Nigerian Masquerades

Description: “In Nigeria a masquerade is basically, so here we have masquerades but they’re lie people in suits to represent what the masquerade looks like. And So like there’s these spirits that embody this certain emotion or spiritual energy or whatever. When you look at the mask it’ll be a mask and a bunch of colored rafia and like pieces of wooden jewelry. Depending on the different mask they may carry a fan or a machete or something. But like in Nigeria all of your parents would tell us stories about masquerades but that were like legitimate spirits not like a dude in a suit but people who would be around the masquerade when it was coming through villages dancing were people who believe in the masquerade’s power like and culturally you could not get close to a masquerade you’re not allowed to but nobody really wants to unless you’re like following the masquerade. Cause that’s some scary shit. My mom told me about this one that she saw when she was a little girl. First of all, you’re only supposed to watch from a distance like you can’t get close or anything like that unless you’re like a man who’s authorized to be next to the masquerade or something like that. I wouldn’t say it’s like a priest. It’s just like men dancing and chanting. It’s just a patron of that spiritual culture. Somebody who’s like apart of it. But you have to be a man and you have to be old enough. You can’t just be like a teen boy or a woman. And so what she was telling me about this one and all these men were dancing around the masquerade you know like shouting and dancing or whatever. And the masquerade was like, it looked like it was a person under a white sheet. Just walking and dancing along, Doing these weird like movements. And then instantaneously it would fall flat like a sheet. And then continue moving. And then reform. And then fall flat. And this is the thing like this is rural Nigeria like it’s like a rural town in America so just like low tech. They don’t have the technology of special effects to make this construct like inflate and deflate. Exactly they just can’t do that. So, like the fact of the matter is – well I can’t even say fact because I haven’t seen it but it’s something that our parents do not mess around with. It’s like a serious thing. So when she saw this thing it like blew her mind because like oh my god this is real. You know? And like that’s Masquerades.  They’re not all like they’ll be one form and then they’ll lose form the next . Some are just like beast or whatever. But always there’s like a chant or a dance that’s like associated with each masquerade.”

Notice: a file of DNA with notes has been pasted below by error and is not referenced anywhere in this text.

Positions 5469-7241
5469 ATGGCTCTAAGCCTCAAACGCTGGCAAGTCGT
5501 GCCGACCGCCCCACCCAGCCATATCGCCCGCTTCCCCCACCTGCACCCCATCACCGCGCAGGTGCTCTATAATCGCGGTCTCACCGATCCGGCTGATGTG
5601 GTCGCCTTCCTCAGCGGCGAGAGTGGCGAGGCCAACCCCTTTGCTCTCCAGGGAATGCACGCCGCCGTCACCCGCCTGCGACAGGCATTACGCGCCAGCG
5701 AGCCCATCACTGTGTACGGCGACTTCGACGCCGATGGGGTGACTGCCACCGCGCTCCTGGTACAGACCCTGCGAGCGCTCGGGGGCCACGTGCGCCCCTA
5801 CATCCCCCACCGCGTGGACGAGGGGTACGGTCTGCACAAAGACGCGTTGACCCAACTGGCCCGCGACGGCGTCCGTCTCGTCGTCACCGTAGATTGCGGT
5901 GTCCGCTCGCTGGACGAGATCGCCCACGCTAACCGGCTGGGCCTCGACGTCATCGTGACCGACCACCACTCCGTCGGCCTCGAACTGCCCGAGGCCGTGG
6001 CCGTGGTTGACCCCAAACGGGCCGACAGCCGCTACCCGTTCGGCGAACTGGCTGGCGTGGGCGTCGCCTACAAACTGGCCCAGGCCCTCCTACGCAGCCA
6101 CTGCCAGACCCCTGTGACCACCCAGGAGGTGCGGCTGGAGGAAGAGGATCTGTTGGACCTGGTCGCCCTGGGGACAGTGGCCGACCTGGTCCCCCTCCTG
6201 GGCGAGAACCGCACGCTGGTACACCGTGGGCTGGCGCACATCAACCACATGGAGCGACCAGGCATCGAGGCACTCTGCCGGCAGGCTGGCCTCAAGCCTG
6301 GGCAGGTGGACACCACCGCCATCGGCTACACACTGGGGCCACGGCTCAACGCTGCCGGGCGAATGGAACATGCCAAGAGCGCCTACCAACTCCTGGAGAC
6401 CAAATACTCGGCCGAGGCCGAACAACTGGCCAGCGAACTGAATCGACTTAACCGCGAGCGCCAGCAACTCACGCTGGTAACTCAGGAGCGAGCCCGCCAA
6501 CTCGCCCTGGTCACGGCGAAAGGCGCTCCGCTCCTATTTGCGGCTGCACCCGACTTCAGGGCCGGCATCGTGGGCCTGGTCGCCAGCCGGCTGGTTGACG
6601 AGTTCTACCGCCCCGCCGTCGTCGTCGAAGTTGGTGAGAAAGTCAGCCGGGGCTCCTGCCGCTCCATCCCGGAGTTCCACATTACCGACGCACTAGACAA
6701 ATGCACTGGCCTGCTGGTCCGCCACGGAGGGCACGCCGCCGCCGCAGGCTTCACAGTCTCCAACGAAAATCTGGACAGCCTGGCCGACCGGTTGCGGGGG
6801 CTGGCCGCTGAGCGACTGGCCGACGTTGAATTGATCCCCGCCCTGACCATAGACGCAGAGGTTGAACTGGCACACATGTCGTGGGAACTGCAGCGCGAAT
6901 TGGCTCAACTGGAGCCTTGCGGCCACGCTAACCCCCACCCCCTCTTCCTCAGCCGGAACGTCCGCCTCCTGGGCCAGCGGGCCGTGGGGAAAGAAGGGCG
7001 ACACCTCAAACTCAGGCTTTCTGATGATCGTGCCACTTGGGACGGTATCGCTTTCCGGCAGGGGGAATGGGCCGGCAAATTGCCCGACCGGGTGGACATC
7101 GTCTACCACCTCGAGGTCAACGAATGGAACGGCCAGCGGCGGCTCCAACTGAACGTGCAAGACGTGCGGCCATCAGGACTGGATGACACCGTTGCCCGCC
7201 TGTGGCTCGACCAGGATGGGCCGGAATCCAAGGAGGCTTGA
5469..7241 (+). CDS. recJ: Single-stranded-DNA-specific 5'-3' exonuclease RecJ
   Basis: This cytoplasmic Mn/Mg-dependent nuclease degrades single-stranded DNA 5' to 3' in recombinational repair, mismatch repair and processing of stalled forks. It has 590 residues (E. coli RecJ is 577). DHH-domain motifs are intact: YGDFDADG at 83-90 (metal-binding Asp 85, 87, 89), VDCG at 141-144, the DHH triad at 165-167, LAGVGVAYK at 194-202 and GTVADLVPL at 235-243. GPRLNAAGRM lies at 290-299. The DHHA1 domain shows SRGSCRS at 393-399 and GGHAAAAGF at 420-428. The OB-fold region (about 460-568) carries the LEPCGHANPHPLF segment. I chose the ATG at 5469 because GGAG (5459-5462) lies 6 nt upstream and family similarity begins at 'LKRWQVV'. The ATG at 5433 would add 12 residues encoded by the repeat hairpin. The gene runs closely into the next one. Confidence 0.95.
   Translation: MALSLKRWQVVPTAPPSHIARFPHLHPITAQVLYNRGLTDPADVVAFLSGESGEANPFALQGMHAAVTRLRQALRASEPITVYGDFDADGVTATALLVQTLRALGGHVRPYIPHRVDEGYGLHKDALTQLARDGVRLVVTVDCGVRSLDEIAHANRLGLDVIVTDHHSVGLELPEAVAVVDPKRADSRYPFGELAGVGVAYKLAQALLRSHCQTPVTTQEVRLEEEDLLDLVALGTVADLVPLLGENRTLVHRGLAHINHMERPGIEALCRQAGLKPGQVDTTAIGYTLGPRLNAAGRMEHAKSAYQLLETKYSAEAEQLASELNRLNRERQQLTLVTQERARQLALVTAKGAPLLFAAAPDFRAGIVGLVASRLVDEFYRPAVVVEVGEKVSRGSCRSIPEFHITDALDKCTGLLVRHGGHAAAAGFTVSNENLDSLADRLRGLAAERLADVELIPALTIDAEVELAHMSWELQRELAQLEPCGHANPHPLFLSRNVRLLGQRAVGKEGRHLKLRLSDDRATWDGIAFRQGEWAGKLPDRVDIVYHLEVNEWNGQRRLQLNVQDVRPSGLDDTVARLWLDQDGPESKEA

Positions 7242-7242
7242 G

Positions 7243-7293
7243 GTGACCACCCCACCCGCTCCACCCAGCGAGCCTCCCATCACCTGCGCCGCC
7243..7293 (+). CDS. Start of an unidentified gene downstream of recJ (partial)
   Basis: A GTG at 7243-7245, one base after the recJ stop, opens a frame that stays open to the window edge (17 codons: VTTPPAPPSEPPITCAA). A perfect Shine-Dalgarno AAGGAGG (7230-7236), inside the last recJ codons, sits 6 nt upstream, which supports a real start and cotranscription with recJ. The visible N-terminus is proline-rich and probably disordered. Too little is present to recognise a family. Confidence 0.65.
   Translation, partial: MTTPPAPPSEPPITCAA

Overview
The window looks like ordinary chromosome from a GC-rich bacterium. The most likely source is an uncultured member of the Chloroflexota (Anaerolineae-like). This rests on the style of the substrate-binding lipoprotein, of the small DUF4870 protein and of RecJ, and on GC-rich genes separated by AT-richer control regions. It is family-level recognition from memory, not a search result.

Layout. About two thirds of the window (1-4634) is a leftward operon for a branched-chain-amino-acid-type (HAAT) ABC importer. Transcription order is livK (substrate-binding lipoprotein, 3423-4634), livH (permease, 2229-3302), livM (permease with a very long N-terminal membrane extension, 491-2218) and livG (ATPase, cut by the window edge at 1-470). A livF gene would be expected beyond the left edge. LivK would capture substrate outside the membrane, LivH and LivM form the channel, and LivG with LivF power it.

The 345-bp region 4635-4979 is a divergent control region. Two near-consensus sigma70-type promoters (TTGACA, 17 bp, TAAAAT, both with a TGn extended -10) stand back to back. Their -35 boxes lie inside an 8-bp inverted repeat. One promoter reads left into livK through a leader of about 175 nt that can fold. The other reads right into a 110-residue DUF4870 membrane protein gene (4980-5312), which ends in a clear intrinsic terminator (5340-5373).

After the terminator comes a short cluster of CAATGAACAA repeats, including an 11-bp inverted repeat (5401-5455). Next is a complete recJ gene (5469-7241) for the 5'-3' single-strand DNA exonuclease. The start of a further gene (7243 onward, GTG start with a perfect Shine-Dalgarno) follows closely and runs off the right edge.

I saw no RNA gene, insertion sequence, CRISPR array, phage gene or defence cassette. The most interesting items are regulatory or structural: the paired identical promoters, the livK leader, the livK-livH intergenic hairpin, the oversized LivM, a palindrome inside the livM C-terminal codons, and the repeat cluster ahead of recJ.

2. This piece was very personal to my friend. He’s spoken several times about how his mom doesn’t joke around with this stuff. He said that his family talks about festivals like these all the time. That’s how he found out about it.

3. I went into his dorm room and asked him to tell me some Nigerian folklore. He got really excited and then told me this one. His eyes got really big and he started talking fast.

4. There’s so much content to digest with this one. First of all, he has the first hand account of his mother that’s really fascinating. Not only does he have a cultural idea that he can take with him everywhere he goes, but he has a first hand account from one of the  most trusted people in his life to believe in. This post give great insight into the Nigerian value and fear of spirits as well. They consider it a great honor to be able